If Found may have launched before most of the year’s biggest releases, but developer Dreamfeel’s coming-of-age visual novel has remained in my thoughts even as I took in the sights of a cyberpunk dystopia, ventured across Asgard, and gunned, slashed, and dashed my way through hell itself.
It’s set on the small island of Achill, Ireland, in the run-up to Christmas of 1993, and follows a young trans woman named Kasio as she returns home from university in Dublin to spend some time with her family. Tensions between Kasio, her mother, and her brother soon flare, and she’s forced to move out and seek refuge among new friends in a dilapidated squat. Far from being an unrelenting tale of hardship, however, these pivotal weeks in Kasio’s life often prove exhilarating and ultimately hopeful.
We see everything through the pages of her diary, each of which we must erase and destroy in order to progress. It feels natural and even freeing to expunge the hurtful confrontations between Kasio and her family, though it’s decidedly tougher to part with the happier moments she shared with her newfound pals.
Physically erasing her memories with swipes across a touchscreen is equal parts intimate and invasive, and as tricky as it is to let it all go, the game makes a case for this being a positive act that will grant Kasio a better future. At the heart of this is the eternal conflict between where we’re from, who we were, and where we’re headed.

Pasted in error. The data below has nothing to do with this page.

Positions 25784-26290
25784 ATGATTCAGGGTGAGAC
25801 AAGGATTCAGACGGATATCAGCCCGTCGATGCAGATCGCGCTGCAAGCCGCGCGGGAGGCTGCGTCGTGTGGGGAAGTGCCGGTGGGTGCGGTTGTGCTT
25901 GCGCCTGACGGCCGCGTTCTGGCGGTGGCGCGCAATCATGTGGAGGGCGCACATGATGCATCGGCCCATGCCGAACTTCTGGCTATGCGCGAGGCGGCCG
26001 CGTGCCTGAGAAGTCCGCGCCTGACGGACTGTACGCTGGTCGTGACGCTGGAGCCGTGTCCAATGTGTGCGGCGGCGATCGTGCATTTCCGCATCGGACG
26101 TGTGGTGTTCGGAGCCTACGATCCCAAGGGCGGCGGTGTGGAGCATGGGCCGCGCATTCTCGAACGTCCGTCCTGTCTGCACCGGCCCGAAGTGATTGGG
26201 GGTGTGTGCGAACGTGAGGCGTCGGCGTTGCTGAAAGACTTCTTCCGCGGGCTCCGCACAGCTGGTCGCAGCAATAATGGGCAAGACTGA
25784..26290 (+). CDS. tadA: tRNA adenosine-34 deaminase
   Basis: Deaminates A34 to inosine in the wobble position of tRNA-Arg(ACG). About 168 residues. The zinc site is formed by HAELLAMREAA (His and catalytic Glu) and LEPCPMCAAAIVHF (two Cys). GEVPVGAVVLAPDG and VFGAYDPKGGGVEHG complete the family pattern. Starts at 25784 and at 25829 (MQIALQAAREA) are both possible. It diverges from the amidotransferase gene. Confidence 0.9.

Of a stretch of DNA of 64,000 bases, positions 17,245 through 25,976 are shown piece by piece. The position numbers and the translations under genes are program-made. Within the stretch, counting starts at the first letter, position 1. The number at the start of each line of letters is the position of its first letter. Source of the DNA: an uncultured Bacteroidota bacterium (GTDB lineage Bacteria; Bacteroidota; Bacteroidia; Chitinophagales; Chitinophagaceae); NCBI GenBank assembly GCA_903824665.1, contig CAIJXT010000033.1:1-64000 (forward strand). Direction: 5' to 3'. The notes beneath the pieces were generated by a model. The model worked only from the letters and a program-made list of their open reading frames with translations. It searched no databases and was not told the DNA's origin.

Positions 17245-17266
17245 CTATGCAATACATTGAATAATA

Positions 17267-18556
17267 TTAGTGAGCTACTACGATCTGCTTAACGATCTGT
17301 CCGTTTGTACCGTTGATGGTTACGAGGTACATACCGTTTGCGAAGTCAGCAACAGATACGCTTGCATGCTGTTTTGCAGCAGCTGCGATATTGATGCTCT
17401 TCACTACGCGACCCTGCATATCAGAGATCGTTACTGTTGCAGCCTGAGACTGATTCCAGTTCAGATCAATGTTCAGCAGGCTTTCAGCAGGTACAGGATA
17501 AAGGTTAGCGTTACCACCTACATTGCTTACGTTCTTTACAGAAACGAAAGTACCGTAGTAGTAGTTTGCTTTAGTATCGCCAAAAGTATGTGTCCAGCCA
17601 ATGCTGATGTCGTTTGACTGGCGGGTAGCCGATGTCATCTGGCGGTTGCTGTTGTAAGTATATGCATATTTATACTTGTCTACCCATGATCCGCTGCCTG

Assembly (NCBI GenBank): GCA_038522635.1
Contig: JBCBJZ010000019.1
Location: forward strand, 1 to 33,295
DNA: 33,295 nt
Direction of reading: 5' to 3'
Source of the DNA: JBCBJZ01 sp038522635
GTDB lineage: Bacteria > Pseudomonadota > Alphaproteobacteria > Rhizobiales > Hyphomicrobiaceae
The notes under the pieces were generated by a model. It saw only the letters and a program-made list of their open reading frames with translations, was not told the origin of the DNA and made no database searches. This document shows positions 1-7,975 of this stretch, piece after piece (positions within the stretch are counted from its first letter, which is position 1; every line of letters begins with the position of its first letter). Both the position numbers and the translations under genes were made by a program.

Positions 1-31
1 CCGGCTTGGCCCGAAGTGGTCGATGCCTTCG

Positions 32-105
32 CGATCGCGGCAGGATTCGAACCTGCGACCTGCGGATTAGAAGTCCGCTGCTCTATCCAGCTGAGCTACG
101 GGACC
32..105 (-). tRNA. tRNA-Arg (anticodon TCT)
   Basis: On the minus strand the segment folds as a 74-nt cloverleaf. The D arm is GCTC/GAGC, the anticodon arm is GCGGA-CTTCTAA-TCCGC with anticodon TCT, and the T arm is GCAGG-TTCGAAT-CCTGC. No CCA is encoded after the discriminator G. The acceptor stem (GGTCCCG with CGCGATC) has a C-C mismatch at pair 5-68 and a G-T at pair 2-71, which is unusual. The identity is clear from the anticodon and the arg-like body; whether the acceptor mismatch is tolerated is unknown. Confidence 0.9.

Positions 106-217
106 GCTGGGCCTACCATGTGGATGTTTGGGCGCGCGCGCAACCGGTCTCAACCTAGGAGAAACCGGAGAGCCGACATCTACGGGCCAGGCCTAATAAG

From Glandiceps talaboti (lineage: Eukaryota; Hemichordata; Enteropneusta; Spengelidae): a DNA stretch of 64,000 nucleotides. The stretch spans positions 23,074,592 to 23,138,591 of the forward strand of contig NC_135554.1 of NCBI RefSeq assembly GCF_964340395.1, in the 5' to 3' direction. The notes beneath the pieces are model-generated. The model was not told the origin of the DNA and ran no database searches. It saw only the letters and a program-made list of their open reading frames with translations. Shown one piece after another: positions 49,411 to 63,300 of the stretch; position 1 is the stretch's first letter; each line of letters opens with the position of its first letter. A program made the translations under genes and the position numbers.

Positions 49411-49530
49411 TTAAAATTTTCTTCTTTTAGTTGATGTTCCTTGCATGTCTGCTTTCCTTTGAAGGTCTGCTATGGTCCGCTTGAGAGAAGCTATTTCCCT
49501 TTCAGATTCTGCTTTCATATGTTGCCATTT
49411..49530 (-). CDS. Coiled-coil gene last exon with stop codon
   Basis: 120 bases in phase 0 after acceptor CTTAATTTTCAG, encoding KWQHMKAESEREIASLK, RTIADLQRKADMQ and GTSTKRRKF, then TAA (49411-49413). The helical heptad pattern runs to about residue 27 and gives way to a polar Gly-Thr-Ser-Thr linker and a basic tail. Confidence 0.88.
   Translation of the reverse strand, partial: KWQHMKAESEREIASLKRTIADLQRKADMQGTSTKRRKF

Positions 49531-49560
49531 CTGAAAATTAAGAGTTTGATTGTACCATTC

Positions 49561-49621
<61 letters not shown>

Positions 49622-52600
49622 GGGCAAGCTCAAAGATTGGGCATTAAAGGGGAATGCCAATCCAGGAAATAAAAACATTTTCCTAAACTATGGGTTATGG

Achill is highly specific in its history, local slang, and culture, but the concerns of its youngsters and small-town trappings are almost universal. That first lengthy stay back home after having moved away for a time is a challenging experience that If Found nails with uncomfortable accuracy.
The island is also far from your standard videogame setting, being both familiar and grounded. But what we’re seeing here isn’t just Achill – it’s Kasio’s take on her hometown, which she depicts with vibrant colours and layers of pencil sketches.
Much of its individuality may have been lost or proved impenetrable if not for the footnotes affectionately dotted throughout, which allow Achill to retain its specificity while welcoming all comers into this very particular time and place.
You can’t explore an inch of it on foot, so it falls to the writing and Kasio’s art to sell this as a believable, characterful space. Thankfully, it’s as varied a location as any thanks to the people who inhabit it and the range of social interactions on display, from crushing family arguments to a cute chat in a chippy.
Achill is such a strong setting precisely because it’s being carefully depicted from a local’s perspective. You’re still an outsider looking in, but the version you’re seeing is coloured and complicated by the conflicting feelings of one who calls it home.